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How to Model Insurance Data as a Graph

How to Model Insurance Data as a Graph

By Bruno Sacaric November 28, 2022
use cases, fraud detection, showcase

Data is the most important asset an insurance company possesses, and it’s important to keep it safe and handle it with care. Unfortunately, being cautious sometimes slows down innovation. In insurance, the go-to storage and analytics tech is still bundled into an old-fashion relational database which is considered state-of-the-art data management software. But times have changed, and companies should move on.

Solutions like graphs enhance insurance information systems. Graph-based systems are faster and more flexible and are indispensable in recommendation and fraud detection systems that increase customer care and mitigate risks.

The first step to switching to a graph database is to update the data model. Although transforming data from a relational database into graph data seems like an insurmountable task - it is not! The following example from the insurance domain helps to switch the thinking about data organization as rows of records to graph objects like nodes and relationships. Use it as a springboard to move away from antiquated systems and get your company ahead of the competition.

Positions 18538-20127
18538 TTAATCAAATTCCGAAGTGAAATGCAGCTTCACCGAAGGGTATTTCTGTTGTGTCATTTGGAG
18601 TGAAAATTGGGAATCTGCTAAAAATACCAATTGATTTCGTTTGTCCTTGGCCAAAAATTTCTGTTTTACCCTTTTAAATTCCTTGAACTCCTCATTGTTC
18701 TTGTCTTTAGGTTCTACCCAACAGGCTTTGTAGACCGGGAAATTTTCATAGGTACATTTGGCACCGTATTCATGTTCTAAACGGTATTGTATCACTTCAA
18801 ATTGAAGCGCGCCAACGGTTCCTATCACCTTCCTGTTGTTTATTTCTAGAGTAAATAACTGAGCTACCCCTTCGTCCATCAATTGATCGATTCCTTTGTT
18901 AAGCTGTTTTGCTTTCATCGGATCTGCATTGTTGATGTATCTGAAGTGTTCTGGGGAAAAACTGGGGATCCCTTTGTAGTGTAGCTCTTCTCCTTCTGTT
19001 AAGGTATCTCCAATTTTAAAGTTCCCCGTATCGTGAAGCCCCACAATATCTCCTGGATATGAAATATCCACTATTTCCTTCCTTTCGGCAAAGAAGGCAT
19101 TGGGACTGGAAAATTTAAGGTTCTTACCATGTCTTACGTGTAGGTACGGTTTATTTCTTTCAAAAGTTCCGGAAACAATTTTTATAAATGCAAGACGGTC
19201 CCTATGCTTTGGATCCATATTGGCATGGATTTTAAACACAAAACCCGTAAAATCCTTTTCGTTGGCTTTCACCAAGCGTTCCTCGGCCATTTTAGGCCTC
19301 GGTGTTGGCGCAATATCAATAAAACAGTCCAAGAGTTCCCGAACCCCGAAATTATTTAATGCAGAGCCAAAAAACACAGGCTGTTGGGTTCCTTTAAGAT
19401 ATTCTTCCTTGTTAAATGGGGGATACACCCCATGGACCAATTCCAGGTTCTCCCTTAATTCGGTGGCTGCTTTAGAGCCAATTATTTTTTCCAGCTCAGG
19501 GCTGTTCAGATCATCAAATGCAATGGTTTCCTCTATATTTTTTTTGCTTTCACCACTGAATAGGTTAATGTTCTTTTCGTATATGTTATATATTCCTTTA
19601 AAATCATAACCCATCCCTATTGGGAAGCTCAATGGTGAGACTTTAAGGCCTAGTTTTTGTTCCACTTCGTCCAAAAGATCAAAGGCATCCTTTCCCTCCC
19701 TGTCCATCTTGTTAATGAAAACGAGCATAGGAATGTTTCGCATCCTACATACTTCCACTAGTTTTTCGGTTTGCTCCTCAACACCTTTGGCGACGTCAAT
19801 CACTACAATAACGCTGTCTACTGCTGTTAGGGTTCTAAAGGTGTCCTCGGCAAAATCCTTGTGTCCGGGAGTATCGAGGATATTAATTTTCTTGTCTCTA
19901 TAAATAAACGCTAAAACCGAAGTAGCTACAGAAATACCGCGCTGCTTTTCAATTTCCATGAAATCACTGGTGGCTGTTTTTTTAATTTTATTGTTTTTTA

Insurance data system with relational tables

To fully grasp the idea of table-to-graph transformation, one must understand the data domain. We will be dealing with an example model of insurance company data. We model the insurance entities from a brief description:

“An individual with an insurance policy got involved in an incident with his vehicle along with a few other individuals. Some individuals sustained injuries. The insurance claim has been created in the system and a claim payment has been made to the insured individual”

Bolded words are modeled as tables, along with addresses, and specific information such as names, vehicle brands, incident dates, and more are table columns.

Relational databases holding all this information in table-like format look like this:

Relational table insurance data Memgraph

Figure 1. Relational table insurance data

Data in this form is hard to analyze at first glance and extract any kind of useful knowledge from. Although the data is related across tables via foreign keys, the connections are not easily noticeable. If we want to query data between multiple tables in order to fetch all individuals involved in fraudulent claims, for example, we would need to use time-demanding JOIN operations. These data connections are made very easily in graph databases by traversing relationships.

Modeling comes first

Graph models really shine when it comes to relationships, so working with a model of interconnected entities makes the most sense for using graph databases. In order to import the data contained in tables as described above, the first step is to model the use case. Finding a suitable model depends on the task. An overall suitable model would be a graph capable of storing different node types and multiple relationships between entities. It’s called a heterogeneous graph.

It is worth noting that there are multiple types of graphs used for data storage. RDF graphs, in short, store nodes and relationships as entities, while property graphs allow them to have properties, so a single node can contain multiple data values and types. We will be focusing on property graphs such as Memgraph and Neo4j.